Art Industry News is a daily digest of the most consequential developments coming out of the art world and art market. Here’s what you need to know this Monday, December 13.
Uli Sigg Addresses M+ Censorship Row – The Swiss mega-collector claims the lineup for the exhibition of his collection of Chinese contemporary art at the newly opened M+ was decided before the implementation of the Hong Kong’s national security law last year, and that nothing was removed from the original checklist. He discussed the list with the city’s chief executive Carrie Lam, he said. He hopes the first M+ Sigg Collection exhibition will be extended so that international visitors can see the display once stringent travel restrictions are lifted. (Citizen News)
Metro Pictures Looks Back – In a must-read exit interview, Janelle Reiring and Helene Winer, the pair who launched Metro Pictures and helped forge the movement known as the Pictures Generation, speak about the struggle to make their artists be seen as artists rather than “merely” photographers. Amid the rise of the mega-gallery, they reflect on how artists’ expectations of galleries changed. “They want and need us to perform for them and if that can’t happen we’re blamed just like you blame your parents for all your failures,” Winer said. One of the first artists they lost to Gagosian was Mike Kelly. “People do not understand what happened with Mike,” Reiring said. “He went with Gagosian because he wanted to be Jeff Koons, and he went there and he did not become Jeff Koons. And that was why he was unhappy.” (New York Times)
California Man Sentenced to Prison for Forging Art – Jason Harrington, who pleaded guilty earlier this year to selling $1.1 million in forged art, was sentenced to 36 months in prison. The 38-year-old sold works he claimed were by the late New York City artist Richard Hambleton to at least 15 galleries between 2018 and 2020. (ABC News)
Oscar Murillo Gets the Profile Treatment – The New York Times charts the rise of the Colombian-born artist, who comes from humble roots—his parents moved to London when he was 11 and worked as office cleaners. While he has gained worldwide success with works that explore labor, social inequities, and post-colonialism, he remains relatively unknown in his native country. Now, that may be set to change: The National University of Colombia in Bogotá opened a show of his work in October. (New York Times)
MOVERS & SHAKERS
Restituted Priester Collection Fetches £1.5 Million – Three artworks that originated in the collection of the prolific art-collecting Priester family fetched £1.5 million ($2 million) at Christie’s last week. The paintings were among more than 80 Old Master works confiscated by the Gestapo after the family fled Vienna in 1938. Among those restituted to the family’s heirs was an early El Greco painting that hammered at £1 million ($1.3 million). (Antiques Trade Gazette)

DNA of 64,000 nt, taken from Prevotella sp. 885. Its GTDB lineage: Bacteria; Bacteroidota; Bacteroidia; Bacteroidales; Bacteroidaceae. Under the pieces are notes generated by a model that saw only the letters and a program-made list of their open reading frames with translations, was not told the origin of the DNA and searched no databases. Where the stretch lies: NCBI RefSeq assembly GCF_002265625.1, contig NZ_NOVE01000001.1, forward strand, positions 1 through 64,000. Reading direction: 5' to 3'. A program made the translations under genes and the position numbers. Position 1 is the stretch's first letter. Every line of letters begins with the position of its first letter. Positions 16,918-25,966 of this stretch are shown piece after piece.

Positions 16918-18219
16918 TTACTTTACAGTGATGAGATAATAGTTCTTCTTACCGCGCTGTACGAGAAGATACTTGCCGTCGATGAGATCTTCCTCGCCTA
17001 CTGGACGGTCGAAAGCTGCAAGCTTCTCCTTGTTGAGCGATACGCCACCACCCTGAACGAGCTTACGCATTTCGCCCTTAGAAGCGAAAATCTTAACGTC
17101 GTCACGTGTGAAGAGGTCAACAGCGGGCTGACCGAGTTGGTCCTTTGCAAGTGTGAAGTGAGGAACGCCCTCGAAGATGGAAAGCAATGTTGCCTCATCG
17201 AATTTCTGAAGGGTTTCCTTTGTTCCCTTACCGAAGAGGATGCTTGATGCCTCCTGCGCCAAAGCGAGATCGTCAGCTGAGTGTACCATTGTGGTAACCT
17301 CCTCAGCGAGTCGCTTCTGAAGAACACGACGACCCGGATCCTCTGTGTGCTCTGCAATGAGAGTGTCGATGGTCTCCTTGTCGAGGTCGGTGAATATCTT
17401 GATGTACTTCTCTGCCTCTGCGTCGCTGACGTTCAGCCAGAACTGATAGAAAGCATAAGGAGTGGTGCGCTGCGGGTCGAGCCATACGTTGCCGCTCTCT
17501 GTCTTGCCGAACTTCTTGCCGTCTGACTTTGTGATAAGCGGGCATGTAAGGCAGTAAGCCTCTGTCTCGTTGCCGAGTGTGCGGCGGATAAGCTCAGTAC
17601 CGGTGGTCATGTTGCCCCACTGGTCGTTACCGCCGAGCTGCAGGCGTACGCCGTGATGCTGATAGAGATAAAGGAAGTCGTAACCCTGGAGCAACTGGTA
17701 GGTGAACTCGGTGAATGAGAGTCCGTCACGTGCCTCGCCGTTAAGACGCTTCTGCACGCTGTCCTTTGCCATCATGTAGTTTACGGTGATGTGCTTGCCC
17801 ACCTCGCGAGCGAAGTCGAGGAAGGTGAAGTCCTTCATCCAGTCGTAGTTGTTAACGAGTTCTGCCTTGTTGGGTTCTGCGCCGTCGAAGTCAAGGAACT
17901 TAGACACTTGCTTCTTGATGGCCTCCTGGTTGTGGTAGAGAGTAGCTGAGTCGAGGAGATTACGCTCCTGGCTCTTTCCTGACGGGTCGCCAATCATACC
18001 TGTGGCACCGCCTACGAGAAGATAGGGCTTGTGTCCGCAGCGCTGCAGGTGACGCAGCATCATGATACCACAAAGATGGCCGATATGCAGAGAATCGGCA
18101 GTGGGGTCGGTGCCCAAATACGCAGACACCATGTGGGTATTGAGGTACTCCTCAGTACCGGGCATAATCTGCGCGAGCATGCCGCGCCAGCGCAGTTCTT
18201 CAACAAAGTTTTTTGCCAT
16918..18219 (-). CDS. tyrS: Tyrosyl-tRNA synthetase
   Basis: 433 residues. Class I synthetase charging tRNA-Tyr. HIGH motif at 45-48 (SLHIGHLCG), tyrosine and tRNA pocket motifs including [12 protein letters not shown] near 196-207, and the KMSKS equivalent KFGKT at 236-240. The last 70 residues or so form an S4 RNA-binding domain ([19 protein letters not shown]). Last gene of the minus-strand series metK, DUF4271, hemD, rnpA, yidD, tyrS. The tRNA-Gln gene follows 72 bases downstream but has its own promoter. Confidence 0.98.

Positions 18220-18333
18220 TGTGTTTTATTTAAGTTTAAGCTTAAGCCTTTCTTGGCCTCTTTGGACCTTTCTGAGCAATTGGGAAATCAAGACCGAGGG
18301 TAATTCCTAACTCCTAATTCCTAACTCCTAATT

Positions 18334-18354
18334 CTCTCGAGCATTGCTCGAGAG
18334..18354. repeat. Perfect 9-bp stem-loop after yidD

Former Whitney Curator Lands at New L.A. Foundation – Christopher Y. Lew, a former curator at the Whitney Museum, will helm a new art foundation focused on supporting emerging and mid-career artists in Los Angeles. The Horizon Foundation, established by the young L.A. collectors Jason Li and Harry Hu, launches next February. Also on the team is May Xue, former director of educational and institutional relations at the Hong Kong K11 Art Foundation. (The Art Newspaper)
Patron Makes Big Hires – The Chicago gallery Patron is staffing up. The five-year-old gallery has hired two new directors: Briana Lynn Pickens, who previously worked at Rhona Hoffman Gallery, and Kristin Korolowicz, an independent curator and writer who has held positions at the Hirshhorn, the Bass, and the Institute of Contemporary Art, Chicago. (Press release)
Thyssen-Bornemisza Art Contemporary Teams Up With Córdoba – Thyssen-Bornemisza Art Contemporary (TBA21) has inked an agreement to display highlights from its enviable art collection in the Spanish city of Córdoba over the next three years, beginning in 2022. The exhibitions will be held at Córdoba’s Center for Contemporary Creation of Andalusia (C3A). (ARTnews)
FOR ART’S SAKE
Simon Fujiwara Teams Up With High Snobiety – The artist Simon Fujiwara’s latest series, which has found fans in Milan, Miami Beach, and beyond, chronicles the adventures of a character called Who the Baer (yes, the spelling is intentional). Ahead of the debut of a “Whotique” at Esther Schipper in Berlin next year, Fujiwara has released a range of baer-branded products on HighSnobiety’s art-merch platform High Art. (High Snobiety)
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